The neuronal expression of MYC causes a neurodegenerative phenotype in a novel transgenic mouse

Hyoung Gon Lee, Gemma Casadesus, Akihiko Nunomura, Xiongwei Zhu, Rudy J. Castellani, Sandy L. Richardson, George Perry, Dean W. Felsher, Robert B. Petersen, Mark A. Smith

Research output: Contribution to journalArticlepeer-review

68 Scopus citations

Abstract

Many different proteins associated with the cell cycle, including cyclins, cyclin-dependent kinases, and proto-oncogenes such as c-MYC (MYC), are increased in degenerating neurons. Consequently, an ectopic activation of the cell cycle machinery in neurons has emerged as a potential pathogenic mechanism of neuronal dysfunction and death in many neurodegenerative diseases, including Alzheimer's disease. However, the exact role of cell cycle re-entry during disease pathogenesis is unclear, primarily because of the lack of relevant research models to study the effects of cell cycle re-entry on mature neurons in vivo. To address this issue, we developed a new transgenic mouse model in which forebrain neurons (CaMKII-MYC) can be induced to enter the cell cycle using the physiologically relevant proto-oncogene MYC to drive cell cycle re-entry. We show that such cell cycle re-entry results in neuronal cell death, gliosis, and cognitive deficits. These findings provide compelling evidence that dysregulation of cell cycle re-entry results in neurodegeneration in vivo. Our current findings, coupled with those of previous reports, strengthen the hypothesis that neurodegeneration in Alzheimer's disease, similar to cellular proliferation in cancer, is a disease that results from inappropriate cell cycle control.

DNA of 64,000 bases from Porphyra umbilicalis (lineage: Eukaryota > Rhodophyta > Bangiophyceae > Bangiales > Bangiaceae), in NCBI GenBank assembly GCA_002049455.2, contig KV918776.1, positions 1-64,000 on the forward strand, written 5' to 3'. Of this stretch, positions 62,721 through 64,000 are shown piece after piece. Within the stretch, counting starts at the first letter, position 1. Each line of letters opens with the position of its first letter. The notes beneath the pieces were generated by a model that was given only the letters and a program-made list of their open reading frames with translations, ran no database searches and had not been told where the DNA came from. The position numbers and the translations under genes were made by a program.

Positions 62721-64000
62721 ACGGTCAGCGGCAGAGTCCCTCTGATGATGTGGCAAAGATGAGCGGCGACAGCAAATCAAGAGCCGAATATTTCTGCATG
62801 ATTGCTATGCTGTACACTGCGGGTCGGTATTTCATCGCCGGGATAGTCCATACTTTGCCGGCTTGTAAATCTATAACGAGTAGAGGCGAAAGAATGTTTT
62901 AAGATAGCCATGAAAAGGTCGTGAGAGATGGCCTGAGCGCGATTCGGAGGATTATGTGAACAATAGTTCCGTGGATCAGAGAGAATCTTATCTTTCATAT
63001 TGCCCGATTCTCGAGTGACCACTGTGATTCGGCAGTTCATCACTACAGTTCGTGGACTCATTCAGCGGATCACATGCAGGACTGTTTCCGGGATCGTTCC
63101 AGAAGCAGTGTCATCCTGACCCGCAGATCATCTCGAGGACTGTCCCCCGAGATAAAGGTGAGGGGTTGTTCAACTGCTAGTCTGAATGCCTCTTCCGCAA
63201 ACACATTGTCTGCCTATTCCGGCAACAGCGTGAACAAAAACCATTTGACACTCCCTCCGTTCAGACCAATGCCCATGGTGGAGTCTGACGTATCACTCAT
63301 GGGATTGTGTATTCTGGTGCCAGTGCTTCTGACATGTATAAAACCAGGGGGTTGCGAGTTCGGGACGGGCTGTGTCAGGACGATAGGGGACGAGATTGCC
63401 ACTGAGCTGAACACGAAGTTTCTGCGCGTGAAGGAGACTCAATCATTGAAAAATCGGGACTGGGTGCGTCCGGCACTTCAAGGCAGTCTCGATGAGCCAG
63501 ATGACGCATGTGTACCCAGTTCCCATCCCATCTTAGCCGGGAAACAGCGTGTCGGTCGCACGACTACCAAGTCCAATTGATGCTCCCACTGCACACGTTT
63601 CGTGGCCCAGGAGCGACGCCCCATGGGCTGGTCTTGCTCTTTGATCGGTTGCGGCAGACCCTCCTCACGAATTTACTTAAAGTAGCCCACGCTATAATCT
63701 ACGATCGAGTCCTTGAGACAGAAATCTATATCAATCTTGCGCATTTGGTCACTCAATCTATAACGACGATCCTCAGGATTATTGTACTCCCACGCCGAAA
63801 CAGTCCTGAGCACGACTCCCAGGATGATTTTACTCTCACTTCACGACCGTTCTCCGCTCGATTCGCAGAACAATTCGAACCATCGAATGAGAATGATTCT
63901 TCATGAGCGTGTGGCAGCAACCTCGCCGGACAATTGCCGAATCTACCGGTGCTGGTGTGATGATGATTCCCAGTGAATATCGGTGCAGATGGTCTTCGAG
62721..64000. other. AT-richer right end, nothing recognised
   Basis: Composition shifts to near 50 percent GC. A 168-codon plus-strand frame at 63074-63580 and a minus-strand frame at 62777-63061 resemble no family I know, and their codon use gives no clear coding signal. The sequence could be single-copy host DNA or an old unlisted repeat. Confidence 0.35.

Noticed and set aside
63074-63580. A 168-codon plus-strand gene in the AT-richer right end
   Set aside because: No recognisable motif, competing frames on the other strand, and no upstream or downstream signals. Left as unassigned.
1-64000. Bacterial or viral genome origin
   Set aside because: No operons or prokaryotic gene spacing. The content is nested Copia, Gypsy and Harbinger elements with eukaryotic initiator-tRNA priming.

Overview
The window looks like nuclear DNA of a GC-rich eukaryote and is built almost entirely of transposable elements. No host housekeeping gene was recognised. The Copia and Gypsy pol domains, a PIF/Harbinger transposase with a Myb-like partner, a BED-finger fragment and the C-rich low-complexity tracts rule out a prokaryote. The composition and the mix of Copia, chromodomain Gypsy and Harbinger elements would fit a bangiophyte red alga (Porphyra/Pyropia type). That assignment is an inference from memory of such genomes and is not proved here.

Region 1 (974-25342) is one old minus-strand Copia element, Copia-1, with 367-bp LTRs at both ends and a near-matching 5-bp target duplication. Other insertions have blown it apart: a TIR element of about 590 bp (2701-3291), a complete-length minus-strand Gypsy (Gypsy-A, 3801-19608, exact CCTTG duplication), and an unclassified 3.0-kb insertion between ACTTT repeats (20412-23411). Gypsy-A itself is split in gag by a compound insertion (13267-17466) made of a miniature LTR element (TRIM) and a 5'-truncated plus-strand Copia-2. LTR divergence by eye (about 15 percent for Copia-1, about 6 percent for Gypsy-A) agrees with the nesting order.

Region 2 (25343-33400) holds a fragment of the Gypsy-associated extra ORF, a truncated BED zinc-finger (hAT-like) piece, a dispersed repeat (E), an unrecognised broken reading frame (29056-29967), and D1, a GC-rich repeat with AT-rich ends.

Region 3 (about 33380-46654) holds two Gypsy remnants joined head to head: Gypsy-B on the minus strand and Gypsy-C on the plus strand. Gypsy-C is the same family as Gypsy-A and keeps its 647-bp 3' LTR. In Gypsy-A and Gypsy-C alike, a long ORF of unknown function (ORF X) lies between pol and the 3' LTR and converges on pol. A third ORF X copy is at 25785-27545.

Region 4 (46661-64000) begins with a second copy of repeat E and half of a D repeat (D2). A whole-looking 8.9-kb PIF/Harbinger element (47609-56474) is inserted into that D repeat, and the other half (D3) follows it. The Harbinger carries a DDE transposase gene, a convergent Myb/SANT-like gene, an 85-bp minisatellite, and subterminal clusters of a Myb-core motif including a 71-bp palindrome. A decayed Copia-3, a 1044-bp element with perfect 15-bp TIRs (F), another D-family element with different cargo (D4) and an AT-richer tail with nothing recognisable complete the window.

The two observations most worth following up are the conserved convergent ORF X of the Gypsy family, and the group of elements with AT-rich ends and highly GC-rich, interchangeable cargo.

Original languageEnglish
Pages (from-to)891-897
Number of pages7
JournalAmerican Journal of Pathology
Volume174
Issue number3
DOIs
StatePublished - Mar 2009
Externally publishedYes

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